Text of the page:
“…if the Grillo sisters turn out to be telling the truth – and I hope they aren’t – then Charles Saatchi is the victim of an injustice.”

If you do not know anything about the case, or Charles Saatchi, then I am glad for you. Don’t Google it – there will inevitably pictures which you will find distressing.

Saatchi is a powerful and very wealthy man, who was photographed choking his then wife, Nigella Lawson. He has since insisted – because his reputation is frankly in tatters – that there was ‘another side’ to that story.  As if anything could possibly excuse, or explain away, this materially and physically powerful man’s act of violence against his wife.

What injustice has he suffered then?

No, there is none. His life will continue, and the perception of the general public will go on being unfavourable to him – but so what? It will not affect his wealth, or status, or power. The police caution he received will not prevent him from maintaining these things, and he has not been incarcerated, kept away from his family and robbed of his livelihood.

We who are white, cis, able bodied – who have some or all of the privileges that being those things mean – need to be quite so that we hear and listen.

Let us not make the hearing harder by distorting the words that might have the greatest impact.

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When 140 Characters Just Wont Do…

There are some days, as a Christian, where I can only take a very *very* deep breath and pray for the patience of Job when it comes to some of my fellow Christians, and most usually it is on those well pressed, hot button issues of women bishops and equal marriage.

It is not, of course, that I don’t understand their argument (although when conversation with them is ventured I am frequently left with the impression that I should, in fact, consider myself completely dumb when it comes to scripture).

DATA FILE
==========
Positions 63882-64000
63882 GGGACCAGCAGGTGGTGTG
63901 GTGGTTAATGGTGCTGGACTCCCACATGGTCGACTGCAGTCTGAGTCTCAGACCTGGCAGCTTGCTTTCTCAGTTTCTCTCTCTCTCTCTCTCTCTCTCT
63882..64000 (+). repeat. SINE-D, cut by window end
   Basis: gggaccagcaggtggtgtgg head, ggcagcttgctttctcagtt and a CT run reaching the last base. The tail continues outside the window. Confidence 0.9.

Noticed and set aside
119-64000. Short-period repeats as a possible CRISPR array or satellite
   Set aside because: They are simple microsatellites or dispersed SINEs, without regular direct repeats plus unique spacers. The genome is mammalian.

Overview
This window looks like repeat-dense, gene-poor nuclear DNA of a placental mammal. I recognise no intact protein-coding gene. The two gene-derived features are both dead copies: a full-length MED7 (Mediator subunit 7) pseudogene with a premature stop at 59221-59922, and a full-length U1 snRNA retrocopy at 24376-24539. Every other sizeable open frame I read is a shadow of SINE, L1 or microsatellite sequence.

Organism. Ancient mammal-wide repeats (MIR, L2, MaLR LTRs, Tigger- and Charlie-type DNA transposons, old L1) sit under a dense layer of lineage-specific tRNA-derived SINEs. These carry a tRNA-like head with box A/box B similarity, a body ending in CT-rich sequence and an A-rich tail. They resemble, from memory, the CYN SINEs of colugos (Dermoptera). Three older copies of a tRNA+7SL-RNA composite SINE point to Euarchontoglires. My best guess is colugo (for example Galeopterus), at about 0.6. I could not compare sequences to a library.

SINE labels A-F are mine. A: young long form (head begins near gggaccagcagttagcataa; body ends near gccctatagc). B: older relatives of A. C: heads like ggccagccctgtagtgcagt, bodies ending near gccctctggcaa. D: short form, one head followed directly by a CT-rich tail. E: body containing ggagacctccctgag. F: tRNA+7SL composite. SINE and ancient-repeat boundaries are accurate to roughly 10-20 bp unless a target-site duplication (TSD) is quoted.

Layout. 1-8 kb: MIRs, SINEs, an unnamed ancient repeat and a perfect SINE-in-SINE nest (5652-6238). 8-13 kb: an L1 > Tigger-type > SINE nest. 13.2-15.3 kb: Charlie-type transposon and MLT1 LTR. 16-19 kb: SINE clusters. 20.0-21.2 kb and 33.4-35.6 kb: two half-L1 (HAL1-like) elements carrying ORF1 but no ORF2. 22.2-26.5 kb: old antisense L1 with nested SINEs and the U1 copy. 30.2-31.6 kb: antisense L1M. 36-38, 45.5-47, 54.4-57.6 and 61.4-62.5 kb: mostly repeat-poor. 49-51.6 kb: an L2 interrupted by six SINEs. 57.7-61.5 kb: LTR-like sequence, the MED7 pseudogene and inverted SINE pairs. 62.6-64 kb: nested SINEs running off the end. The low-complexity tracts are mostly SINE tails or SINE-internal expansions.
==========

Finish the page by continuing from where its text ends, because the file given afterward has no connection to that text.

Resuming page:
I am not going to pick through the well-worn scriptural argument here – at least not in this post. I will say briefly that I know the passages concerned but I do not believe that, when taken with the whole context of God’s Grace and Christ’s life, death and re-birth, that it is either accurate or even ‘scriptural’ to suggest that the staunch ‘gay is sin’ is anywhere close to the representations of God’s love and view on the matter.  And it is not as though all conservative Christians remain opposed to things like equal marriage for the LGBT community.  Steve Chalke has –  (and rather bravely). Earlier this year he came out in favour of gay marriage. You can read the article on the Oasis UK website here: http://www.oasisuk.org/inclusionresources/Articles/MOIabridged – it’s the abridged version, but the longer version is also available there.

I try to patient when some conservative Christians proclaim their position so loudly that all anyone else can hear is hate, because we are all struggling after God – because nobody is perfect and because we all screw up.  *But* none of that can allow me to look the other way when people are being hurt, because we are not called by Christ to hurt people but to love them; and it saddens me deeply when people are condemned by other Christians, using the God I believe loves us all.

I struggle with that. I want to shout and scream in righteous indignation to get them to understand the hurt being done… but ideologues are entrenched for a reason. And I wonder if my time is not better spent giving my energy and my love to the people who welcome it, rather than those who patronise me and put me down.

So to all those lovely twitter folk I follow who do not share my beliefs, but have gone out of their way to include me and love me anyway – I want to thank you. I am sorry that not all those who share my faith cannot see the hurt and anger they sow. Forgive us – for sometimes we know not what we do.

*I have updated this post to include a link to Steve Chalke’s article, which may not yet have much popular support amongst conservative Evangelicals, but which I pray paves the way for a more prayerful, thoughtful and loving approach. 09.03.2013

The Richer Thread

My Love and Faith are intertwined
not as a knot
but one combined;

For He is Love and love protects
my cloak, my comforter